Microsoft has attempted to lock down some aspects of Windows 8 and has done even more to secure Windows RT. As you might expect this is simply an invitation to jailbreak the system, but surprisingly the jailbreak attempt has led to a slightly deeper question - why is the Windows RT desktop locked down at all?
The first thing to say is that we don't have a complete jailbreak just yet in the sense that it isn't really user friendly. Windows RT is windows for the ARM processor and it supports WinRT applications which work on both x86 and ARM with suitable recompilation. However, Windows RT also supports desktop applications - that is applications that run under the Win32 API. The big problem is that Microsoft has decided that you can't run desktop applications under Windows RT - only signed applications authorized by Microsoft can be loaded.
The jailbreak, by a programmer going by the name clrokr,
uses a long standing vulnerability in the kernel that has been ported to ARM - a hashed code which determines the security level. On x86 machines it is set to zero to allow anything to run, but on Windows RT on ARM it is set to 8 which means an app has to be signed by Microsoft to run. The jailbreak simply locates the hashed data and changes it to the hash for the zero level. Actually changing the value isn't easy because WinRT apps don't have the security context to change data owned by another process. The trick requires the use of the remote debugger and some clever code to change the byte. The only problem is that the value is reset when the machine reboots, making the change less than permanent.
What is interesting is that that clrokr claims that the hack works on Windows 8 and that Windows RT is a "clean port of Windows 8". What this means is that if you take a classic Win32 app and recompile it to ARM code then it should just work.
Microsoft has provided a number of reasons for the ban on Win32 apps running under Windows RT. The first was that Windows RT only includes a very basic and incomplete port of Win32. This seems not to be the case. A later explanation was that it was in order not to confuse users who might try to load and run x86 versions of desktop apps. They might be annoyed that they don't work because they haven't been compiled to ARM code. Of course with the lockdown they are now just annoyed that they can't even attempt to load them. Either way they don't work and if Windows RT wasn't locked down programmers could recompile their desktop apps and make them available under Windows RT.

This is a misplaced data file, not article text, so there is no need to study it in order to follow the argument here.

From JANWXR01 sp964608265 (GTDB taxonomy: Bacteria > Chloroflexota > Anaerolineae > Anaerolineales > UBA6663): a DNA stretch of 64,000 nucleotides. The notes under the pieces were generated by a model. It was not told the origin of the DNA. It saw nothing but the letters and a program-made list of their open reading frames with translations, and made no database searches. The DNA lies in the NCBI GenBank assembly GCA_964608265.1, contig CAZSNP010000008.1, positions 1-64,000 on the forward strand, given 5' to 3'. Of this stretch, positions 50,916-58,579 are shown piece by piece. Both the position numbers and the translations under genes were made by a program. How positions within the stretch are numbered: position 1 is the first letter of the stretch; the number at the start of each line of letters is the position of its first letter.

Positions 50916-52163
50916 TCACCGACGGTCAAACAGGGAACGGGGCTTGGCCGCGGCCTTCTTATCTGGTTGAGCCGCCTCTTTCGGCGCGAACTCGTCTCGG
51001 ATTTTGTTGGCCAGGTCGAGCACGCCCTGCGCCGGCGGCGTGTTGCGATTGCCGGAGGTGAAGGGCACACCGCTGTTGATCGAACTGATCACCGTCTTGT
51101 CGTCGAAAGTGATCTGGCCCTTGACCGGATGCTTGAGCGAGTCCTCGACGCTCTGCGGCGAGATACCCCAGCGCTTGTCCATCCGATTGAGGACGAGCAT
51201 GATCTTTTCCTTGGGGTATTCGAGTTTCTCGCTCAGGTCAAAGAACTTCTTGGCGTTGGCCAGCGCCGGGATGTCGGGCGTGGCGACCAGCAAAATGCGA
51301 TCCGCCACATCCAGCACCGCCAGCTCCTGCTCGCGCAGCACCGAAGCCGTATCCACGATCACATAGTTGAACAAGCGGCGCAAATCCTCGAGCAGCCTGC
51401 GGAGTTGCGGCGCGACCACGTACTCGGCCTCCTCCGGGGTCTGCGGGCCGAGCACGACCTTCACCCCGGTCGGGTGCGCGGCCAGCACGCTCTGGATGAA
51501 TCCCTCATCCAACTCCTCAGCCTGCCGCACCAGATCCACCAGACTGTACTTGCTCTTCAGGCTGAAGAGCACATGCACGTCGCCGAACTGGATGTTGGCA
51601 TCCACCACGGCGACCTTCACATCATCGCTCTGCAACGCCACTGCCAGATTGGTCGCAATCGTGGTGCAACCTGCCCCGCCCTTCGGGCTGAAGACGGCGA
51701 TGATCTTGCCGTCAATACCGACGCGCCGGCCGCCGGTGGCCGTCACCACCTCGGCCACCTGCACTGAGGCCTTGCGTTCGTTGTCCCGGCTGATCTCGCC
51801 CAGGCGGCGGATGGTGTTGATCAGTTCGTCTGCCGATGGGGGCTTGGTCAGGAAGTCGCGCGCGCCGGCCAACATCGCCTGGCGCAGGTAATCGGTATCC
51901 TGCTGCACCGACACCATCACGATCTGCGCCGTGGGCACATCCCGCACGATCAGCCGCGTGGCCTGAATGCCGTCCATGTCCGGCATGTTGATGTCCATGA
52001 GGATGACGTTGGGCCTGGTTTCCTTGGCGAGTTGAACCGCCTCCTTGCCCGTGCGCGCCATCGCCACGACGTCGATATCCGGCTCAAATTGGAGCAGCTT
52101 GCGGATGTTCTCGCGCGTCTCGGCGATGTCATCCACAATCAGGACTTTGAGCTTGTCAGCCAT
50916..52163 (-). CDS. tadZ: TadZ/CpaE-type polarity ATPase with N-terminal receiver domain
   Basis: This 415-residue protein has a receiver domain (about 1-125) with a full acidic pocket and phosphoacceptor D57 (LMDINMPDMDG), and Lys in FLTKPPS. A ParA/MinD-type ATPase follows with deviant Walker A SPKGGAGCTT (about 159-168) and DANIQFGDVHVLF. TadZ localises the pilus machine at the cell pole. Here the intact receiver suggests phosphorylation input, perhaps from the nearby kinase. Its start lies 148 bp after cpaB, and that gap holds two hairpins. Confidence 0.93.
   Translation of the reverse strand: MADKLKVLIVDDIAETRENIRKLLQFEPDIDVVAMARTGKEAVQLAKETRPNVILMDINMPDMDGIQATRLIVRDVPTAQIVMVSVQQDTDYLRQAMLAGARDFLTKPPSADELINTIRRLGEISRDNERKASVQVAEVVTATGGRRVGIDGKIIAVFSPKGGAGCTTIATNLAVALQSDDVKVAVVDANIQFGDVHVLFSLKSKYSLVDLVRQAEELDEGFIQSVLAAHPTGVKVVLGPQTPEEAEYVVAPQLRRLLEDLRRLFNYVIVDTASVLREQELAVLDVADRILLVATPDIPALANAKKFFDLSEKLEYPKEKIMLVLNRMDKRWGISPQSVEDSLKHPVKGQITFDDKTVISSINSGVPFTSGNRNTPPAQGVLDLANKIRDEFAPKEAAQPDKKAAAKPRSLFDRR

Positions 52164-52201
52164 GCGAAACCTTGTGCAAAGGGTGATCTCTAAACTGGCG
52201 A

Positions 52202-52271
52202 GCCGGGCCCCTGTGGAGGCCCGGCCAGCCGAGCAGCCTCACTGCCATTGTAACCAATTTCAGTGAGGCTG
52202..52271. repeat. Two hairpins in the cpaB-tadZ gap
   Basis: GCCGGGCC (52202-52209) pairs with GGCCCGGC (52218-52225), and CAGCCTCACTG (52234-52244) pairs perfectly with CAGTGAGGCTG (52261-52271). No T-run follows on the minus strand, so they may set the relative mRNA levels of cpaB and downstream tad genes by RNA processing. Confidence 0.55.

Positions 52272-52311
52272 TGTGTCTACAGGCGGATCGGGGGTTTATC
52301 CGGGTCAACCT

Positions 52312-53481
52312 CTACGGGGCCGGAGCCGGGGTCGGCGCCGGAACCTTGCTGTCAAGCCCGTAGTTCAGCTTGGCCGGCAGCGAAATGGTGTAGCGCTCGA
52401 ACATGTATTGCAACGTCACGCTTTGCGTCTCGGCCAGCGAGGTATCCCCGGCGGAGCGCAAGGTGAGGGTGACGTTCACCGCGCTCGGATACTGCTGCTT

All in all locking down Windows RT doesn't make much sense. Other suggested reasons for doing so include security concerns and battery life problems. While these could be an issue, the huge bonus of having Windows desktop apps available to run under Windows RT would seem to make them insignificant considerations.
One possible and plausible reason for wanting to keep desktop apps off ARM processors is that Microsoft really wants desktop apps to die out. The future is the WinRT app and Win32 is legacy would fit with the act of locking desktop apps out of Windows RT. The same sort of attitude also exists in Windows 8, where the new start screen isn't something that can be turned off. Under Windows 8 you can't avoid WinRT apps and you can't simply retreat to your old desktop and carry on as if nothing had changed.
The Windows RT desktop lockdown probably has more to do with making sure that programmers get the message that the desktop API is dead than anything else.
Microsoft doesn't seem to be too worried by the current jailbreak, citing the fact that it isn't really a security threat and it isn't really practical. It also seems to be intent on fixing the problem in a future release of Windows RT.
As clrokr says in his blog entry:
"The decision to ban traditional desktop applications was not a technical one, but a bad marketing decision. Windows RT needs the Win32 ecosystem to strengthen its position as a productivity tool. There are enough “consumption” tablets already.
Microsoft, please consider making code signing optional and thereby increasing the value of your Windows RT devices!"
He is not alone in this opinion.
How many Surface devices have been returned because the user thought that it was a true Windows device? With one small change the Surface range could become much more like a true Windows device.